Lust

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Lust

Aeshma
fiend of evil passion. [Iranian Myth.: Leach, 17]
Aholah and Aholibah
lusty whores; bedded from Egypt to Babylon. [O.T.: Ezekiel 23:1–21]
Alcina
lustful fairy. [Ital. Lit.: Orlando Furioso]
Ambrosio, Father
supposedly virtuous monk goatishly ravishes maiden. [Br. Lit.: The Monk]
Angelo
asked by Isabella to cancel her brother’s death sentence, Angelo agrees if she will yield herself to him. [Br. Drama: Shakespeare Measure for Measure]
Aphrodite Porne
patron of lust and prostitution. [Gk. Myth.: Espy, 16]
Armida’s Garden
symbol of the attractions of the senses. [Ital. Lit.: Jerusalem Delivered]
Aselges
personification of lasciviousness. [Br. Lit.: The Purple Island, Brewer Handbook, 67]
Ashtoreth
goddess of sexual love. [Phoenician Myth.: Zimmer-man, 32]
Asmodeus
female spirit of lust. [Jew. Myth.: Jobes, 141]
Balthazar B
shy gentleman afloat on sea of lasciviousness. [Am. Lit.: The Beastly Beatitudes of Balthazar B]
Belial
demon of libidinousness and falsehood. [Br. Lit.: Paradise Lost]
Bess
Porgy’s “temporary” woman; she knew weakness of her will and flesh. [Am. Lit.: Porgy, Magill I, 764–766; Am. Opera: Gershwin, Porgy and Bess]
Brothers Karamazov, The
family given to the pleasures of flesh. [Russ. Lit.: The Brothers Karamazov]
Caro
loathsome hag; personification of fleshly lust. [Br. Lit.: The Purple Island, Brewer Handbook, 180]
Casanova
(1725–1798) loving (and likable) libertine. [Ital. Hist.: Espy, 130]
Cleopatra
(69–30 B.C.) Egyptian queen, used sex for power. [Egyptian Hist.: Wallechinsky, 323]
Don Juan
literature’s most active seducer: “in Spain, 1003.” [Span. Lit.: Benét, 279; Ger. Opera: Mozart, Don Giovanni, Espy, 130–131]
elders of Babylon
condemn Susanna when carnal passion goes unrequited. [Apocrypha: Daniel and Susanna]
Falstaff, Sir John
fancies himself a lady-killer. [Br. Lit.: Merry Wives of Windsor]
Fritz the Cat
a tomcat in every sense. [Comics: Horn, 266–267]
goat
lust incarnate. [Art: Hall, 139]
hare
attribute of sexual desire incarnate. [Art: Hall, 144]
horns
attribute of Pan and the satyr; symbolically, lust. [Rom. Myth.: Zimmerman, 190; Art: Hall, 157]
Hartman, Rev. Curtis
lusts after a young woman viewed at her window, but turns the experience into a hysterical sense of redemption. [Am. Lit.: Winesburg, Ohio]
John of the Funnels, Friar
monk advocating lust. [Fr. Lit.: Gargantua and Pantagruel]
Lilith
sensual female; mythical first wife of Adam. [O.T.: Genesis 4:16]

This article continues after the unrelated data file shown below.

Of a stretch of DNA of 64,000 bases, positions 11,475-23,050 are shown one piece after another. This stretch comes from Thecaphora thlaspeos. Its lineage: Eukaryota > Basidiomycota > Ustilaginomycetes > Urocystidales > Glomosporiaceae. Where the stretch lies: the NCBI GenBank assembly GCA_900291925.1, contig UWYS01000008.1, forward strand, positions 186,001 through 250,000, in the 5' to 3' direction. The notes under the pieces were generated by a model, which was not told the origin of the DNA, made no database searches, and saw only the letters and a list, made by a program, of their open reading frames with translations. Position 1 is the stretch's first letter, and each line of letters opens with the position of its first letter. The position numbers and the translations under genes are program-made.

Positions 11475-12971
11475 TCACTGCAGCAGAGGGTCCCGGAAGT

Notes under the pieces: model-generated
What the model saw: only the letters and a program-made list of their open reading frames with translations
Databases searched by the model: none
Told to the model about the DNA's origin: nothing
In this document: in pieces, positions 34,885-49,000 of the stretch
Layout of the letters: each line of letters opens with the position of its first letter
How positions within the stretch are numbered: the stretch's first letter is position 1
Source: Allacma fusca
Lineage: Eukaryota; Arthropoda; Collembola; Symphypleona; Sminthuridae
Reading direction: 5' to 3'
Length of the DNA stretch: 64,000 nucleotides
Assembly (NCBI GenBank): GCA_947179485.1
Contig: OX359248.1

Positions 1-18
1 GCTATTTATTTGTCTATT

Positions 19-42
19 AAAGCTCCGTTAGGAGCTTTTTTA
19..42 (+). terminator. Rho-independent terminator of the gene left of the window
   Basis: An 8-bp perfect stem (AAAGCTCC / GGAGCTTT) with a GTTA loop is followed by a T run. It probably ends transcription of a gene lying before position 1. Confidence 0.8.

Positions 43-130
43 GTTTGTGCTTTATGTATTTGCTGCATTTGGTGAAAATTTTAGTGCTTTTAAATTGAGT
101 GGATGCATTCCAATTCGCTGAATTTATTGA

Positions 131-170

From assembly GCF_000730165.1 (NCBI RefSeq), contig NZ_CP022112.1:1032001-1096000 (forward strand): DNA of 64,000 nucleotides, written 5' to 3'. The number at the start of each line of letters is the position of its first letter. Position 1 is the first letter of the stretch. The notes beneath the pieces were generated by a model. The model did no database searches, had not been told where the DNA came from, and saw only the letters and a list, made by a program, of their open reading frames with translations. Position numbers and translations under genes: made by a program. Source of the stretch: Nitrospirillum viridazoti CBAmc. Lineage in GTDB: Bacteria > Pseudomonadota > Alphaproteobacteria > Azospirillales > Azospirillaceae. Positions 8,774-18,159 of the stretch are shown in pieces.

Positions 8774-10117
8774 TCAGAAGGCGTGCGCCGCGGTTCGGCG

long ears
symbol of licentiousness. [Indian Myth.: Leach, 333]
Lothario
heartless libertine and active seducer. [Br. Lit.: Fair Penitent, Espy, 129]
Malecasta
personification of wantonness. [Br. Lit.: Faerie Queene]
Montez, Lola
(1818–1861) beguiling mistress to the eminent. [Br. Hist.: Wallechinsky, 325]
Obidicut
fiend; provokes men to gratify their lust. [Br. Lit.: King Lear]
Pan
man-goat of bawdy and lecherous ways. [Gk. Myth.: Brewer Dictionary, 798]
Paphnutius
monk converts a courtesan but cannot overcome his lust for her. [Fr. Lit.: Anatole France Thaïs in Benét, 997]
pig
attribute of lust personified. [Art: Hall, 247]
Porneius
personification of fornication. [Br. Lit.: The Purple Island, Brewer Handbook, 865]
Priapus
monstrous genitals led him on the wayward path. [Rom. Myth.: Hall, 252]
Ridgeon, Sir Colenso
refrains from using his tuberculosis cure to save the life of a man whose wife he coveted. [Br. Lit.: Shaw The Doctor’s Dilemma in Sobel, 173]
Robinson, Mrs.
middle-aged lady lusts after young graduate. [Am. Lit.: The Graduate; Am. Music: “Mrs. Robinson”]
Salome
in her provocative Dance of the Seven Veils. [Aust. Opera: R. Strauss, Salome, Westerman, 417]
Spanish
jasmine flower symbolizing lust. [Flower Symbolism: Flora Symbolica, 175]
Vathek
devotes his life to sexual and other sensuous indulgences. [Br. Lit.: Beckford Vathek]
Villiers, George
first Duke of Buckingham and libidinous dandy. [Br. Lit.: Waverley]
widow of Ephesus
weeping over her husband’s corpse, she is cheered by a compassionate sentry and they become ardent lovers in the burial vault. [Rom. Lit.: Satyricon]
Zeus
the many loves of this god have made his name a byword for sexual lust. [Gk. Myth.: Howe, 297–301]
References in periodicals archive ?
In fact, at 17, men have reached their peak in terms of lustiness and potency.
Arlene Stein's Sisters, Sexperts, Queers: Beyond the Lesbian Nation is a collection of essays by lesbians, half of whom came of age in the eighties, whose political consciousness has been shaped by the inyour-face lustiness of AIDS activists, Queer Nation, pornographers and "sexperts," as well as by a theoretical and practical skepticism toward the essentialist tendencies of identity politics.
Production requires a more robust treatment than what's applied by helmer Alejandro Gamboa, whose welcome taste for lustiness is canceled by weak handling of the action sequences.
Reports - often frankly distasteful - of men who'd long since retired from the pleasures of the flesh suddenly recapturing the lustiness of their 20s flooded the media and demand for the little wonders soared.
Like many post-menopausal (yes, post-menopausal) women, Lynn finds her sex drive and lustiness is as healthy as ever.
Call it fussiness, lustiness, whim or ennui, there are three words I can no longer abide in manuscripts submitted to me by art historians: focus, major and reflect.
With all these narrative balls in the air, helmer Paula van der Oest brings a whimsical vigor to her over-plotted script, tempering a madcap -- if often overbearing -- vibe with an ingratiating lustiness.
There isn't much of a call for sequels in the arthouse world, but then there aren't many auteurs with the intellectual restlessness, heart-on-the-sleeve lustiness and overall sheer chutzpah of Argentina's Eliseo Subiela.